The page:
3 Reasons Why Your Pitch Gets Rejected

Here's how to take the "lede."

One of the rudimentary principles of public relations is that pitching is not a science, it’s an art.

However, being one of the most important things that we do for our lovely clients, it is crucial we learn to wield a delicate brush with precision. To paint a story you need to color inside the lines with detail and outside the lines with a unique angle.

Do that, and you may have a story in the media to share with your client. Do the opposite, and you can do what most in this business do when faced with the thought of writing a bad pitch — “Uh yeah, I never got a response. Probably just busy.” 

Much to the chagrin of those PR folk, being busy is arguably not the reason the journalist never got back to you. Here are 3 that may be the cause:


1. The sender.

It’s difficult to know every reporter you pitch; however, you should definitely know about them. For instance, do you know how to spell his or her friggin’ name? As a former journo, that is a little important to reporters. Also, are you aware of their beat? I’m sure your tech startup is an admirable company, but if you are pitching the health reporter or an intern, there may be a high chance that your email gets “filed” immediately. Also, there is this thing called the Internet… or the internet. Whatevs, AP.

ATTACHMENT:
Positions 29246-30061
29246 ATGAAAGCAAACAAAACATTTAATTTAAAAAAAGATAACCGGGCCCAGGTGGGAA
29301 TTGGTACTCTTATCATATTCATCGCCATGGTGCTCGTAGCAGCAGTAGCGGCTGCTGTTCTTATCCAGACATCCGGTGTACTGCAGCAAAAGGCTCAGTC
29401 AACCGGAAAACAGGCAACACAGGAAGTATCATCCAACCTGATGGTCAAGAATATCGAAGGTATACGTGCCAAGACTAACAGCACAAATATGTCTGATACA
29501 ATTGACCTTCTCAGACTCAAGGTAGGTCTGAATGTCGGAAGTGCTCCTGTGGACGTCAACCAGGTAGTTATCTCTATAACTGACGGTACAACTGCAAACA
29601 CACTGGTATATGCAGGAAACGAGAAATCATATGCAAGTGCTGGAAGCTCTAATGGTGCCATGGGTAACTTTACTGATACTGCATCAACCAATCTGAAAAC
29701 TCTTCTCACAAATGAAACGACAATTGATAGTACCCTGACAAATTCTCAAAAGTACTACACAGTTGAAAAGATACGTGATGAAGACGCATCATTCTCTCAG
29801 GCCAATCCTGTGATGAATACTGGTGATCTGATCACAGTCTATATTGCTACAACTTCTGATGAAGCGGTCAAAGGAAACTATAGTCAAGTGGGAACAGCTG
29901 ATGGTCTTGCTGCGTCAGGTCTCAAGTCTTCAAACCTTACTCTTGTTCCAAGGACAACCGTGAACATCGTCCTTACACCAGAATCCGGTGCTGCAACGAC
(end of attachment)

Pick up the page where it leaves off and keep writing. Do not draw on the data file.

2. The subject.

A couple of things here, if I may. If you ever BCC a cornucopia of reporters, you should be grounded from your Cision database for at least six months. That says to the reporter, “Hey, um, you? Like I care about this subject, but here you go. Thanks, bruh or babe. Meh.” Another thing is, if you are the PR in your agency who believes filling your sheet of “Buzzword Bingo” is the most fulfilling thing in your day, might I suggest an application to become the next fry guy? Keep your subject line intriguing and get rid of weak attempts like, “Developing synergy with healthcare innovators.” Or something like that.

3. The first sentence.

Three words all PR pros should fear exists in what isn’t in the first sentence of any email. It’s called “burying the lede.” (And yes, that’s spelled correctly.) Are you sure you know what is the most important part of what you are selling? And contrary to popular opinion, your client’s name may not be that important to be in the first sentence. Do you have a strong idea? Do you offer a different point of view rather than any list an editorial intern can locate on Wikipedia? Answer those questions and the lede may be in front of you.